We focused on locating vessel occlusions instead of detecting vessel occlusions. Studies that automatically detected vessel occlusions on CTA did not evaluate their performance in locating vessel occlusions (1924). Instead, these studies were designed to distinguish a group of patients with a large vessel occlusion from a group of patients without a detectable vessel occlusion. Similarly, experienced readers of CTP images could distinguish a group of patients with distal vessel occlusion from a group of patients without detectable vessel occlusion (5). Although these readers did not report the vessel occlusion location, their sensitivity for detecting vessel occlusions with CTP imaging agrees with the percentage of patients that did not show hypoperfusion in our study. Furthermore, expert readers of multiphase CTA images could distinguish a group of patients with a medium vessel occlusion from a group of patients without a detectable vessel occlusion, with a large vessel occlusion, or with the occlusion of the vertebrobasilar circulation (25). This last study reported that 70% (81/116) of vessel occlusions were located correctly, whereas we indicated 48% (299/620) of vessel occlusion locations correctly.

Our atlas-based method varied in performance by the vessel occlusion location (Table 3). In particular, ICA annotations had the lowest recall (14%), and ICA indications had the second lowest precision (33%). This relative underperformance may be explained by the larger potential for blood supply via conduit collaterals for ICA annotated occlusions than for other vessel occlusions. Conduit collaterals such as the circle of Willis can redirect blood flow based on the patient-specific angioarchitecture, resulting in hypoperfused regions that may be highly variable between patients (comparing Figures 3, 5) (2628).

Considering both the best and second-best downstream region improved our overall performance. Although the performance for occlusions of the different segments of the middle cerebral artery improved, the performance stayed roughly equal for middle cerebral artery occlusions as a whole as well as for ICA occlusions, ACA occlusions, and PC occlusions (Figure 6). This partial improvement may be due to the variation in vessel architecture of the middle cerebral artery, resulting in a considerable number of consequential boundary cases (3). For the different segments of the middle cerebral artery, only M2 annotations with an M1d indication were not resolved by considering both the best and second-best downstream region. For these M2 annotations, the second-best downstream region often was M1p because of the relatively small difference between the M1p downstream region and the M1d downstream region (Figure 4). Thus, the performance of our atlas-based method likely suffered from variation in vessel architecture, emphasizing the need for an approach that incorporates patient-specific vessel data to locate vessel occlusions.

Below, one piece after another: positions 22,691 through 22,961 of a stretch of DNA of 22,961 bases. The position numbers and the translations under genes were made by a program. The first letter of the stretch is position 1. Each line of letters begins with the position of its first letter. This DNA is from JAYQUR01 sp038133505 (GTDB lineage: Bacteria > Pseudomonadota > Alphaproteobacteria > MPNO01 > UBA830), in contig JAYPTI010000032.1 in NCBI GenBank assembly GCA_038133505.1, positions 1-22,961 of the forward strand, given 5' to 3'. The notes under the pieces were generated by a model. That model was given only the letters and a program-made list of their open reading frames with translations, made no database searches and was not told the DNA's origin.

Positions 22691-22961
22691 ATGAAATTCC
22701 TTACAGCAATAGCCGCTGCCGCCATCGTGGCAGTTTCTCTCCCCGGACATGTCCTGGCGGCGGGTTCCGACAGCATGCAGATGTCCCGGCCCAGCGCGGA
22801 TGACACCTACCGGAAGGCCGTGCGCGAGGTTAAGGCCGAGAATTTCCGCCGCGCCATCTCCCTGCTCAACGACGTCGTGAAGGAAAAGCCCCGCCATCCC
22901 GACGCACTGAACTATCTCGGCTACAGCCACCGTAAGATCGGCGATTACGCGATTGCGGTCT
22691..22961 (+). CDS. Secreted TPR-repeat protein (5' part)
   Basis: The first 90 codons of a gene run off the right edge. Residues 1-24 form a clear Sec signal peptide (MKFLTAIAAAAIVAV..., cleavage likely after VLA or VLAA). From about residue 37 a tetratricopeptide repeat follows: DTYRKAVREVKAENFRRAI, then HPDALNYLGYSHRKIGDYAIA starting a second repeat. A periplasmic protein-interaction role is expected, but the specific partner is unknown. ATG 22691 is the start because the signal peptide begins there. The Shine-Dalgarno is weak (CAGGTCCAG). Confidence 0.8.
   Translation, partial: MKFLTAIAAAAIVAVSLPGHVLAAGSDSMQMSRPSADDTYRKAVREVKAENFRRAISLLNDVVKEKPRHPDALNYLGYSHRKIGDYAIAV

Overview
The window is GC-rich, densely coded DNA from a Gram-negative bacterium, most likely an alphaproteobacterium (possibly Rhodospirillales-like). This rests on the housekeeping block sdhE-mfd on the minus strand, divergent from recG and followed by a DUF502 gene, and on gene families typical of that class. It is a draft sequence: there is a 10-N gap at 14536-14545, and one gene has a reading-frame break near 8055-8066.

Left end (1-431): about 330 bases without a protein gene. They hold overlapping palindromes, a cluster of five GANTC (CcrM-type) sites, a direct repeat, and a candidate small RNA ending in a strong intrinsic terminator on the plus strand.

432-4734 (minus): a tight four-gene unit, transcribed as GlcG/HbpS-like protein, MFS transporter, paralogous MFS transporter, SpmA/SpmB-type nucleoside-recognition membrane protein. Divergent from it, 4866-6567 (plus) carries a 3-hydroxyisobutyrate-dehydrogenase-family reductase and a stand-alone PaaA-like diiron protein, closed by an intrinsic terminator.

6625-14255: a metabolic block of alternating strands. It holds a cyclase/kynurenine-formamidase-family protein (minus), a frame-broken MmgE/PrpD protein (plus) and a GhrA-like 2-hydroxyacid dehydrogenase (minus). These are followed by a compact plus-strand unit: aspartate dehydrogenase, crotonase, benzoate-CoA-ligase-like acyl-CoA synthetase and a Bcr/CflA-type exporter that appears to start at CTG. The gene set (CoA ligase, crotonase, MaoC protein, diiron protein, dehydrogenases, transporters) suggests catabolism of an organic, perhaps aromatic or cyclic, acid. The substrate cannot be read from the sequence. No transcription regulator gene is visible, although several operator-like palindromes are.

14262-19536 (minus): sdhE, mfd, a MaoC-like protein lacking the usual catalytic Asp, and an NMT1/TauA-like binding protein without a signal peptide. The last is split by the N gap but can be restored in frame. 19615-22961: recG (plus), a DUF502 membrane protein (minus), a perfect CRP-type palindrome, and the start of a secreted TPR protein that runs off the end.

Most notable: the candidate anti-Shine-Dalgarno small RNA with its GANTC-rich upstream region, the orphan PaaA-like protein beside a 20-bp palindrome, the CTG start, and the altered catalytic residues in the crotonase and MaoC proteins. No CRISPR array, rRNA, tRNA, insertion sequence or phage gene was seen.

Our atlas-based method was limited by its design. It was unfeasible to differentiate between all possible vessel occlusion locations. To illustrate, we may consider the occlusion of the recurrent artery of Heubner, the largest perforating branch from the proximal anterior cerebral artery. Occlusion of this artery may result in a perfusion deficit that is restricted to the basal ganglia. Although this perfusion deficit is distinctly different from an M1p occlusion, our atlas-based method would indicate M1p. For the sake of clarity, we decided to only allow ordinal arteries to have overlapping downstream regions/have no overlapping downstream regions of arteries that are not in ordinal relation.